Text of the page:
Inequality has to be acted upon. When researching, we discovered another issue that states the incoherency of the European Emission Trading System just as much. Since not all sectors are bound to the European Emission Trading System, the price will be not as efficient as it could be. Other sectors get much of their certificates handed out very cheap due to free allocation. In all honesty: It makes no sense to praise market efficiency if you do not treat everyone equally. Therefore we concluded two more demands.

First of all, all sectors have to be covered by the European Emission Trading System. It is just unfair if some sectors get exceptions from what everybody has contributed to.

And second of all, there should not be any free allocation for the same reason. If some sectors get more free certificates than others, markets are not able to determine those places in the economy where it cost the fewest to save upon carbon dioxide.

1 Matthew Sinclair, Tax Payers Alliance, THE EXPENSIVE FAILURE OFTHE EUROPEAN UNION MISSIONS TRADING SCHEME https://www.cei.org/wp-content/uploads/2009/12/matt-sinclairs-ets-study-oct-09.pdf

Their YES! topic

Climate change is costly, but so is mitigation: What policies are most cost-effective?

by Stephan Sommer, RWI – Leibniz Institute for Economic Research

According to UN secretary-general António Guterres, climate change is “the most systematic threat to humankind”. Since the beginning of the Industrial Revolution, rising greenhouse gas emissions have led to an increase in global mean temperatures, extreme weather events, and sea level.

Despite several UN conferences on climate change, governments have only tentatively tackled its causes and consequences. However, there is accumulating scientific evidence that rapid and decisive action is required to limit the consequences of climate change.

A call for action is famously put forward by the Fridays-for-Future movement. Triggered by this movement, the German government has recently agreed upon a new climate protection program that contains a multitude of measures to reduce greenhouse gas emissions.

Specifically, it avails pecuniary measures, such as a carbon tax and subsidies, but also non-pecuniary measures like energy audits and energy standards. The measures directly address the transportation, building, and agricultural sectors. They comprise a mix of penalties and compensations for citizens and companies to incentivize climate-friendly behaviour.

There are at least three potential shortcomings of this program: First, it is debatable whether the measures it contains are sufficient to reduce Germany’s greenhouse gas emissions to accomplish the goals formulated in the Paris Agreement. Second, climate change can only be mitigated if it is tackled globally, which requires moving beyond unilateral action to multinational cooperation. Third, climate protection measures entail costs, which may unduly burden vulnerable segments of society via higher energy bills, requiring an adequate accompanying social policy to address distributional effects.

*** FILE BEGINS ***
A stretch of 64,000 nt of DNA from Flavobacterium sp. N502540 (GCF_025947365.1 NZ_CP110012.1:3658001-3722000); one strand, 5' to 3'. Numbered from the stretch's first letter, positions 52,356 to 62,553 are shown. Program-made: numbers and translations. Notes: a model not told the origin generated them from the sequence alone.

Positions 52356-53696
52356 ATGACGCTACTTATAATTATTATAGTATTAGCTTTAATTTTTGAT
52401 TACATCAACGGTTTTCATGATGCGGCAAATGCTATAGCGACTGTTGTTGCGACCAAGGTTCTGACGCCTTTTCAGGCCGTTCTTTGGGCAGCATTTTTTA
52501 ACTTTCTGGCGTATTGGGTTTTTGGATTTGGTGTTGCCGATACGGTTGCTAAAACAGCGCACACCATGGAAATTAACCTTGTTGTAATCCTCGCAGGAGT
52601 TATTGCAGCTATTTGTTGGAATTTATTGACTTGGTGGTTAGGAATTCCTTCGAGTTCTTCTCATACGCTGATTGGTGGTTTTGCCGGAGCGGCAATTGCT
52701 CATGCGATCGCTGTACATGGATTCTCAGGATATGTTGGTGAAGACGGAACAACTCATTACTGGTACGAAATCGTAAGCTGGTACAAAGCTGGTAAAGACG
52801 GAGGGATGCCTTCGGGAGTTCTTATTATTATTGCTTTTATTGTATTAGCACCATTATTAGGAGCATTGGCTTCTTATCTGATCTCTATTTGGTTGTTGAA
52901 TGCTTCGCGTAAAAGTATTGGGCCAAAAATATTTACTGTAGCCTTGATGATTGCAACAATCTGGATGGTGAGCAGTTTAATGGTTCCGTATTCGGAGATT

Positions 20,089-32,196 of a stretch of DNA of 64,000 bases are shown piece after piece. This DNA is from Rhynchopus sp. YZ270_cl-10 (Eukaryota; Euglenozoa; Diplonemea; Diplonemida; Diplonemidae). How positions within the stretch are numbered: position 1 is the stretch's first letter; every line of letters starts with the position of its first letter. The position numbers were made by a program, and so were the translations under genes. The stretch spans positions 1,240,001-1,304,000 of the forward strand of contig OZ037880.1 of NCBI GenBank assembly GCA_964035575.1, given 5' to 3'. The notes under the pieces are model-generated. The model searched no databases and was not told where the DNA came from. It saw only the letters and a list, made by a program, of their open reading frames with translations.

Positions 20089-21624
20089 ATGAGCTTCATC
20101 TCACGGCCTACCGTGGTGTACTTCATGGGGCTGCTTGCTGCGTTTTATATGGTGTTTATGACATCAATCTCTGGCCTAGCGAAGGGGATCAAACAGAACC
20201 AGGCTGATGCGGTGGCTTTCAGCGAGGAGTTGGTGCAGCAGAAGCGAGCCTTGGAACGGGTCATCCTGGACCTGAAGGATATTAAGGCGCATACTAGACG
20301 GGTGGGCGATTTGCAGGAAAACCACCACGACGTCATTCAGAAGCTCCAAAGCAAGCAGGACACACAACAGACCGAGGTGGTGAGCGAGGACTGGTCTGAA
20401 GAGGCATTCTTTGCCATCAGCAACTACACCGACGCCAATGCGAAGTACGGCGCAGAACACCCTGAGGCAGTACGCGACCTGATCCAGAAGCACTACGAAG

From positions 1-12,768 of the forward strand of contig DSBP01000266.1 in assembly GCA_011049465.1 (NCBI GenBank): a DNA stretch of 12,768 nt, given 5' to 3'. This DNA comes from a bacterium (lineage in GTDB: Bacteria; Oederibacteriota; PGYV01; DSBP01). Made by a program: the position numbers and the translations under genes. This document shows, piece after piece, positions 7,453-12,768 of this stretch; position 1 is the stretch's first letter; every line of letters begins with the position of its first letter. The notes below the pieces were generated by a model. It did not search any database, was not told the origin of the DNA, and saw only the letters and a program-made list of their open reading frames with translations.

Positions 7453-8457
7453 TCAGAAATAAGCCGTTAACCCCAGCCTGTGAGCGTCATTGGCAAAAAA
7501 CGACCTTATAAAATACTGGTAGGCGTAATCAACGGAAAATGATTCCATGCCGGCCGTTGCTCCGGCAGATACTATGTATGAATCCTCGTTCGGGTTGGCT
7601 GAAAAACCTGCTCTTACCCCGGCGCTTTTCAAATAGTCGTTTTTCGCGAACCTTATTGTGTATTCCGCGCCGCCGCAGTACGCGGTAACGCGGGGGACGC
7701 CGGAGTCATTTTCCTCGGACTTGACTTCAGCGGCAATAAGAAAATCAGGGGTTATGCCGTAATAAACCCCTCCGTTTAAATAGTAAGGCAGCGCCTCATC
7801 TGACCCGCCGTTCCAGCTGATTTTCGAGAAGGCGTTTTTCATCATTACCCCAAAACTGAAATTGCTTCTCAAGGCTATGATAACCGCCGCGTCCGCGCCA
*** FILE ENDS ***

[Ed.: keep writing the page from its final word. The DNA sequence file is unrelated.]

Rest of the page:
Lise-Meitner-Gymnasium
Maxdorf

Finalist for the region South-West (Wildcard team)

The Shajara System 

The Problem

During the past five years, some 700,000 female refugees have arrived in Germany – mainly from Africa and the Middle East. The German authorities already put in place multiple support programs that are supposed to foster the integration of female refugees. However, burdened with traumatic experiences, incapacitated by gender, education and culture-specific barriers and suffering from discrimination very few women actually sign up for these programs. While a vast majority of these female refugees is highly motivated to work, they face an uphill societal battle and their access to the German labour market is impaired. Their employment rate remains disappointingly low.

The Solution – Shajara (“tree“ in Arabic)

Roots (1)
The Rafiq develops a personal relationship with the female refugees and accompanies them on their integration journey.

Trunk (2)
The Rafiq encourages the female refugees to participate in training programs laying the ground for further integration steps.

Branches (3)
The qualifications acquired during the support programs allow the female refugees to successfully complete internships and vocational training.

Fruit (4)
The Rafiq’s mentoring leads both to labour market integration as well as integration into the broader society.

A Rafiq (“companion“ in Arabic)

  • is a woman
  • works on an honorary basis (with certain social security protection)
  • combines visits to her clientele on their premises with appointments in her office in the local city hall
  • keeps a close network with relevant authorities
  • gets in-depth information on “all she needs to know” from the dedicated website www.Rafiq-Portal.de, e.g. Rafiq best practices, key contacts

Path Forward

Phase 1: pilot in 67133 Maxdorf in cooperation with a local NGO “NetzwerkHilfe” (https://en.netzwerk-hilfe.net) in the next 12 months

Phase 2: step-by-step rollout of Shajara System across Germany -> growing national network as committed Shajara alumni become new Rafiqs

Their YES! topic

Access to the German labour market: How can we strengthen the integration of refugees?

by Paul Berbée und Katia Gallegos Torres, ZEW – Leibniz Centre for European Economic Research

In recent years, over one million people have come to Germany to seek asylum. It currently looks as if most of them will not return to their countries of origin in the foreseeable future. From an economic point of view, there is much to be said for people who will be living in Germany for a more extended period.  They should be integrated into the labour market as quickly and as well as possible: Only if fugitives have jobs do they pay contributions to social security funds. Quite apart from this, a job provides greater personal satisfaction, quick language acquisition and contacts with locals.